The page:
A lot of people seek self-compassion because of problems experienced in their relationships. They either have a significant other, who is concerned about their well-being or they notice a pattern of becoming resentful, overwhelmed, and emotionally reactive in their relationships. These experiences are not only true for romantic, but also platonic relationships. Have you ever felt like the friend with a little less power in your relationships, the friend that did more for the other, and seemed to be more responsible for the other person’s emotional experience?
This is common in a lot of relationships. People often find themselves in these relationships for three reasons: a. it fits the pattern of their relationship to a parent or other early relationships; b. they are striving to be better in a certain area of life (work or passionate past time) and spend time with people of greater skill or social level; or c. they feel like they have few friends, and worry about losing the friends they have.
Success In Meeting Our Partners’ Or Friends’ Demands Vs. Successful Relationships
In all of these scenarios, it is important to note that we have a tendency to confuse success in meeting our partners’ or friends’ demands with a successful relationship. By successful relationship, I mean one in which both parties are empowered, and feel able to present and be accepted for the most fundamental parts of themselves.
Let’s look at one possible scenario. Your partner or friend loves roller coasters, but they make you feel uncomfortable and afraid. If you ride the roller coasters for them, you will be disempowering yourself. You cannot prioritize your well-being, and be readily available to exchange it to meet your partner’s or friend’s needs. Of course, there is the exception that they have made sacrifices for you, and you are making a sacrifice for them to continue your symbiotic relationship. In this latter case, you would still be coming form a self-compassionate, empowering stance because a relationship that involves mutual support still prioritizes your well-being.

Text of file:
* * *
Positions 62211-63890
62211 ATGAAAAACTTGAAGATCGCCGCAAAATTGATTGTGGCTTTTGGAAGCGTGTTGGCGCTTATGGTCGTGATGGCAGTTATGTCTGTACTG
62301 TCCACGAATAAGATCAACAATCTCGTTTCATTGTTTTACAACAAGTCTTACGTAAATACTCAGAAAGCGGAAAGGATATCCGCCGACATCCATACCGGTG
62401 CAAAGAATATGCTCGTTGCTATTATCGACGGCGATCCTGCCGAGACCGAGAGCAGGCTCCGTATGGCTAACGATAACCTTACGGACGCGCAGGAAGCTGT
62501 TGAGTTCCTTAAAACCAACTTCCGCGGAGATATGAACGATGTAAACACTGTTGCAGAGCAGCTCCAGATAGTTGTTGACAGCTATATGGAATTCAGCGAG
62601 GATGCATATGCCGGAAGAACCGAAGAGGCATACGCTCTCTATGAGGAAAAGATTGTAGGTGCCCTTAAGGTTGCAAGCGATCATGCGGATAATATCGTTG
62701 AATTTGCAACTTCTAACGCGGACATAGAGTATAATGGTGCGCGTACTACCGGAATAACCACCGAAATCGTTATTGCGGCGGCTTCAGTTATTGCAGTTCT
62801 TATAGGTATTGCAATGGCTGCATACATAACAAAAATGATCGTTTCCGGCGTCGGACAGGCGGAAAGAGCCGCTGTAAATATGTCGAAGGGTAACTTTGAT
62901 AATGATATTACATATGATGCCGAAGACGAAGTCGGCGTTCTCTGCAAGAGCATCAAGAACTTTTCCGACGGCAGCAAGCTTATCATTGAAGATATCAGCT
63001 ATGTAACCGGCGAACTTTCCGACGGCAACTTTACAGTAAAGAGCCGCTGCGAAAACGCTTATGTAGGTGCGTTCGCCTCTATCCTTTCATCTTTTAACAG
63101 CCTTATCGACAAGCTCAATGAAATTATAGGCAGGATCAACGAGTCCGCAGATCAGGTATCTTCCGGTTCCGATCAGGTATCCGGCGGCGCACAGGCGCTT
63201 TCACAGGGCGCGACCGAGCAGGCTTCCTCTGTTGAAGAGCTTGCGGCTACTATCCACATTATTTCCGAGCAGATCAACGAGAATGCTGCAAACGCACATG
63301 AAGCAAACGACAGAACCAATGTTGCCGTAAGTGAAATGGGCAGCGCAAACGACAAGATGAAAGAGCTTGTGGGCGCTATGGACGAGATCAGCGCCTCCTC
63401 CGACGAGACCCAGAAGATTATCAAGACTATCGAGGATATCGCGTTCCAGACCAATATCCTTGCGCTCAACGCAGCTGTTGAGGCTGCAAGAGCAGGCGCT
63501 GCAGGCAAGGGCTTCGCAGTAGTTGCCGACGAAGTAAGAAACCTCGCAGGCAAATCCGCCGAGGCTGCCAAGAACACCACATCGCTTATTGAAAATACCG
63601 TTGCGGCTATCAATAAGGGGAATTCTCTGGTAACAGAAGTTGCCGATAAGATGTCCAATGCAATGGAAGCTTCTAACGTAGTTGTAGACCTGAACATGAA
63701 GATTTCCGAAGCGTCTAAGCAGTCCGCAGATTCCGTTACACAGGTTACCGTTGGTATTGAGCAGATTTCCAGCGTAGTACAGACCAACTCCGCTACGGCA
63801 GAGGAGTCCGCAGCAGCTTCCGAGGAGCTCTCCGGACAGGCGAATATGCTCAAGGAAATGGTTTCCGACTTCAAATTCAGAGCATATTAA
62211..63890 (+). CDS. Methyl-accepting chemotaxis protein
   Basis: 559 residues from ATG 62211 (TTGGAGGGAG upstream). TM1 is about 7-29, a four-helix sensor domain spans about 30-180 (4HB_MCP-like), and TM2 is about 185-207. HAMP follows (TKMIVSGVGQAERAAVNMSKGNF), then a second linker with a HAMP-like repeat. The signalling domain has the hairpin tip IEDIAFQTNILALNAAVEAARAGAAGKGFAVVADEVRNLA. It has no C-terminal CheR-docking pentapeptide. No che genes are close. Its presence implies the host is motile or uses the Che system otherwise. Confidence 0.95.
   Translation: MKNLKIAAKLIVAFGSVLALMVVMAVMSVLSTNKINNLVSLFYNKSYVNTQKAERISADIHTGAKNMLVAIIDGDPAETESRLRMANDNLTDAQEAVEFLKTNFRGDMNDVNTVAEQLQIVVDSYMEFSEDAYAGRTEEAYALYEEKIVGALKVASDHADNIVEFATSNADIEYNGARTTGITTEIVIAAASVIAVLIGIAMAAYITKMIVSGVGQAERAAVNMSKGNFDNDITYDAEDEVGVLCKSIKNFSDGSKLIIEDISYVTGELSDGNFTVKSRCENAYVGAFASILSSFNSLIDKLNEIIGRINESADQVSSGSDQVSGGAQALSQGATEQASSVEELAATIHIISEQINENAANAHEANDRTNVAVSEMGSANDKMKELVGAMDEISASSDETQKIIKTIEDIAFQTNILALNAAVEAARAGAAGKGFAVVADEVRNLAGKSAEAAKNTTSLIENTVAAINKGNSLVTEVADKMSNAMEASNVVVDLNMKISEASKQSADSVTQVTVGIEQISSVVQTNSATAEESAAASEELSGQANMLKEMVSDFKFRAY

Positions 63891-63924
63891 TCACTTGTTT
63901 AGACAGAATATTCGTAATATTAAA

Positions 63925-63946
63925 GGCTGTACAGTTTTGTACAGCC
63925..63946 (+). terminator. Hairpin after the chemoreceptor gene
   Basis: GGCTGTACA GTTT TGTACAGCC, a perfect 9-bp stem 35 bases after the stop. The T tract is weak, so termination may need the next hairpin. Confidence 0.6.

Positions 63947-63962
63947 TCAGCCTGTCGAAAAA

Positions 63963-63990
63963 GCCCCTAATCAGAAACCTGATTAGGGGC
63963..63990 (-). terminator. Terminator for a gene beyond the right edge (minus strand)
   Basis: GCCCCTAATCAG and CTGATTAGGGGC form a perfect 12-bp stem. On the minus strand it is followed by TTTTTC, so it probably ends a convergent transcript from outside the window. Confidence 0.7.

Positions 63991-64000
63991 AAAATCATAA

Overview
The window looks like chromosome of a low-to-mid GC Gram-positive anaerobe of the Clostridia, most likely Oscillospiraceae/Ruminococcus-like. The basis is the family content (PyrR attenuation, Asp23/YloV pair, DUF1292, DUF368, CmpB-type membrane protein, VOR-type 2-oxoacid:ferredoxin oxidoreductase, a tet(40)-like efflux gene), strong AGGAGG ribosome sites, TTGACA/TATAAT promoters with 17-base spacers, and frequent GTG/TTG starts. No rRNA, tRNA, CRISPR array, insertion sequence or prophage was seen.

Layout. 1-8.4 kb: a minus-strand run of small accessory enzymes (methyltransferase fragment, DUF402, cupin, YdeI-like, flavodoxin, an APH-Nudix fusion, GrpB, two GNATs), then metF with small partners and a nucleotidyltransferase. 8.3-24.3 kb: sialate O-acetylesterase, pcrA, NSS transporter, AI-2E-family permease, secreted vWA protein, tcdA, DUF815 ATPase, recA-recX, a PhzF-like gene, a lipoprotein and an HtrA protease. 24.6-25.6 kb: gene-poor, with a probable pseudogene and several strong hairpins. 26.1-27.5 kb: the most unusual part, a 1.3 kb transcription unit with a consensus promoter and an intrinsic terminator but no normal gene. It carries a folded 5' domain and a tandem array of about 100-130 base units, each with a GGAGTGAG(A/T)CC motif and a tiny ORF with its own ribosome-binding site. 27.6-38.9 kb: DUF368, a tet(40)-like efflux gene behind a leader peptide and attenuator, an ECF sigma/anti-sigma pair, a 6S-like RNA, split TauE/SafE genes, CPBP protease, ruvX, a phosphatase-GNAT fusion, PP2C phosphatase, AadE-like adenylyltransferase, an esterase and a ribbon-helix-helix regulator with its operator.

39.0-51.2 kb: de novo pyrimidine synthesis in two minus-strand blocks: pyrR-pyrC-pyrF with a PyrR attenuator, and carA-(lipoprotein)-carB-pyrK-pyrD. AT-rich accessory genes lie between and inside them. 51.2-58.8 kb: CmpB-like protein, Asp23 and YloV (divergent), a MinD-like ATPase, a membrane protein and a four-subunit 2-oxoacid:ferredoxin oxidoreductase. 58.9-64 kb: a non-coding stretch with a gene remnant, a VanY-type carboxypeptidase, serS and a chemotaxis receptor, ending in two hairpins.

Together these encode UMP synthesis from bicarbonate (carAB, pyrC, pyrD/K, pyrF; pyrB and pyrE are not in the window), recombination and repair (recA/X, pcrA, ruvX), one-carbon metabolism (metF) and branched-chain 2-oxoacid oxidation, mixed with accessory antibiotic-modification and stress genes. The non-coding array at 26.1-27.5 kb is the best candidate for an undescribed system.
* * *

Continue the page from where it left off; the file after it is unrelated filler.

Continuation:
Why Do People Stay In Disempowering Relationships?
People are aware, at some level, when these relationships are taking place. So, why do people stay in them? Well, there are a couple of reasons. The first is basic cognitive dissonance. It is harder to change a consistent behavior, so people are more likely to change their attitudes. In this vein, people make excuses for how they really need this kind of relationship or imply certain intentions from their partner or friend that are not perceptible by others. For example, I need a friend who is more social than I am, so I appreciate his willingness to take charge of plans all the time. Another example might be, I know my friend seems like they are very invested in their agenda, but they always help me when other people are not looking.
The second reason is that some part of you wishes that someone would care enough about you to make countless sacrifices in your friendship. This is the “I wish I had a friend like me” theory. It is so easy to forget how “a friend like you” will eventually become burdened, overwhelmed, and resentful. You cannot get more personal power by borrowing from the power of others. You just get the temporary illusion of more power, which falls apart when this friendship sours, leaving you bitter and probably guilty.
Just Do It For You
This brings us back to the ethos of this piece: Just Do It For You. You have to find the will to guage what you need, and do your best to do things that prioritize your well-being. Sure, they may affect your relationships short-term, but long-term you will have healthy, empowering relationships. Let’s be honest, you deserve to be in affirming relationships. Sacrificing your needs is not noble, it’s punishing, and if you present yourself as someone, who deserves punishment, then that is exactly what the world will do.
However, if you present yourself as someone deserving of love, recognition, and encouragement, then the world will give you that too. So, practice self-compassion, and do things just for you, when you can. You would be amazed at the effect a small action can have on you, your friends, your partners, your family, and people in your work place. Self-Compassion is not just for you. It is for everyone.
365 Days Of Self-Compassion. Day 213. In The Books.